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Why Filing Chapter 7 Is The New Black

As many Americans find themselves in dire financial straits as a result of a precarious job market and rising living expenses, filing for bankruptcy has become the only solution for people who are heavily debt-burdened and see little or no possibility of the situation improving.

While you might feel like Piper first entering Litchfield in Orange is the New Black at this scary prospect, you don't have to. Chapter 7 bankruptcy in particular has consistently been one of the most popular choices for those filing for personal bankruptcy. Even though personal bankruptcy filings in general fell by 12% between 2014 and 2015, Chapter 7 filings accounted for 67% of all non-business bankruptcies in 2015 and 69% in 2014. 

Chapter 7 is "the new black" primarily because many personal filers often don't qualify for Chapters 12 and 13 (Chapter 11 is for business filers.) There are many pros and cons of filing for Chapter 7 bankruptcy. It remains a popular choice even if Chapters 12 and 13 are an option because despite the hit you'll take on your credit score (Chapter 7 bankruptcies may be on your credit report for up to 10 years) and losing access to any credit cards, it only takes about 4-6 months to complete the process to get relief from most or all of your debt.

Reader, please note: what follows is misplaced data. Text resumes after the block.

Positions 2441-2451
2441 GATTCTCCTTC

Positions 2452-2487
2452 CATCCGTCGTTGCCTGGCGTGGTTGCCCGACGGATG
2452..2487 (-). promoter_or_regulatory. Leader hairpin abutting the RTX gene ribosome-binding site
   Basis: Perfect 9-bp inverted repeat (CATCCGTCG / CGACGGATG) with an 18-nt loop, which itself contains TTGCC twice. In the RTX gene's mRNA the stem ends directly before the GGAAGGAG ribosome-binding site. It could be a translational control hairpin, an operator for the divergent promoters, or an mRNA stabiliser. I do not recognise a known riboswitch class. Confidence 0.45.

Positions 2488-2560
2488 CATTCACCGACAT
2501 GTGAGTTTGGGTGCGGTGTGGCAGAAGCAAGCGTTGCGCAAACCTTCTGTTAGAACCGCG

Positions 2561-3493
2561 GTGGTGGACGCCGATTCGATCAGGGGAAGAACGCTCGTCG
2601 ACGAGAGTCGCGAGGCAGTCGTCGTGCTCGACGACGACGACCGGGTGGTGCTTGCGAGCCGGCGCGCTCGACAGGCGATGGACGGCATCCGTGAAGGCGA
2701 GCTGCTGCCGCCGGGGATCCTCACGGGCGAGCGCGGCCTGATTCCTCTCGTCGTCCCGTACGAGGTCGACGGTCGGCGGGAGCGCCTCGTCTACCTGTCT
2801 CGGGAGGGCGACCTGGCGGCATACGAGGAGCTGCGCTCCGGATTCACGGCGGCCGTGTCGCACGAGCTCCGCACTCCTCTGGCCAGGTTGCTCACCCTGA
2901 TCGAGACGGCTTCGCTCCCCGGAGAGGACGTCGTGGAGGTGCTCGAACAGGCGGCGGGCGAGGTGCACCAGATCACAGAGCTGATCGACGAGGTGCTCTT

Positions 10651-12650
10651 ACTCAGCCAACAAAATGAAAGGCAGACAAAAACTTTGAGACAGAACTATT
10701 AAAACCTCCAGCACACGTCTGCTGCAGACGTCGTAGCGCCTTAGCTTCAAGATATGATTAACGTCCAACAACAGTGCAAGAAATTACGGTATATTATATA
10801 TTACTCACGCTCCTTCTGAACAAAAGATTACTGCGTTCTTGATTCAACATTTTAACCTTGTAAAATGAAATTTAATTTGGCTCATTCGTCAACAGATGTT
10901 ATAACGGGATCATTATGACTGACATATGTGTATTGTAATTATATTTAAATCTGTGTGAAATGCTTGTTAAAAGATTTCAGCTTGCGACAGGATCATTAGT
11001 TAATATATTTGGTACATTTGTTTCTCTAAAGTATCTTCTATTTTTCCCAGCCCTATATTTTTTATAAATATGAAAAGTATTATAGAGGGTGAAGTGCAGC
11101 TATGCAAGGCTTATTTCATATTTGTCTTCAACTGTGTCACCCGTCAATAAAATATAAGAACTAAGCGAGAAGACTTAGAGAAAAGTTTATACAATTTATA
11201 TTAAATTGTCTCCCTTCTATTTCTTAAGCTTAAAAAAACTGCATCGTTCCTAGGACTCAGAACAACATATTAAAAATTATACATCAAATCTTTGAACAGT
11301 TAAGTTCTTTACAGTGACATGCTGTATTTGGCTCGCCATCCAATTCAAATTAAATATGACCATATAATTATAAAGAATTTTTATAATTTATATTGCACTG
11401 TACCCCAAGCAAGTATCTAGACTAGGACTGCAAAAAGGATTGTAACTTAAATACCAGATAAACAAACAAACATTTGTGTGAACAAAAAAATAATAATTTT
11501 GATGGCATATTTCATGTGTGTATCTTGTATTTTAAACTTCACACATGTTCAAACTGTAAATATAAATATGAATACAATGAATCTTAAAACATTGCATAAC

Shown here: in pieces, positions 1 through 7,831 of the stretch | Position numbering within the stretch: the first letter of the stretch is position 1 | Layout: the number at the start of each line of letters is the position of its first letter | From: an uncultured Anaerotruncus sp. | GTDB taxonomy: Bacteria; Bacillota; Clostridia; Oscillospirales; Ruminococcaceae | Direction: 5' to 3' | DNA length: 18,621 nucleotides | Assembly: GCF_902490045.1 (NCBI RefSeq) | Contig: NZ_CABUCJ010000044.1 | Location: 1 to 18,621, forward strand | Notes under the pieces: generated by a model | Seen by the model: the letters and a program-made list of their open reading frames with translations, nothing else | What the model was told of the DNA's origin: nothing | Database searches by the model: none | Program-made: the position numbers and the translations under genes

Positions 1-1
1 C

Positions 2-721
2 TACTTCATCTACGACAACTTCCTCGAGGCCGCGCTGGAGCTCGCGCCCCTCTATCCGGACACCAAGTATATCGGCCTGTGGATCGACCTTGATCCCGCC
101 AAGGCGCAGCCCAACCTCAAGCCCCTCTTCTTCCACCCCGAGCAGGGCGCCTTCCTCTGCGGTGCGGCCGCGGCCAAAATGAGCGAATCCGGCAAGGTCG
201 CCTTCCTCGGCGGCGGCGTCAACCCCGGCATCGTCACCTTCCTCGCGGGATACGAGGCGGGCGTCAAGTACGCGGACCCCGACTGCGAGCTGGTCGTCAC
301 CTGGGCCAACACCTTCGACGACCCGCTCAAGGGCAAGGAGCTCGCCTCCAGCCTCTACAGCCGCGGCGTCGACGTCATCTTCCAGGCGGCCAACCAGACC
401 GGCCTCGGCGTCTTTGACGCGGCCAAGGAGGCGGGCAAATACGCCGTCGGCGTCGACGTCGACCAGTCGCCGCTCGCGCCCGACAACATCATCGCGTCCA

For Indiana residents in particular, there are an extra set of pros and cons when it comes to filing Chapter 7 bankruptcy. It's extremely popular in Indiana because it gives you a chance at a totally fresh start, there's no minimum for the amount of debt you have in order to file, and any wages you earn after filing are yours-- they don't go to your creditors or bankruptcy court. The same goes for any property you acquire. Indiana bankruptcy court also protects you from wage garnishments, debt collectors, and property seizure as of your filing date. 

There is another benefit the collection agencies and banks won't tell you about.  Credit scores usually rise after discharge, because there is now no or greatly reduced debt and no fear of a future bankruptcy filing.

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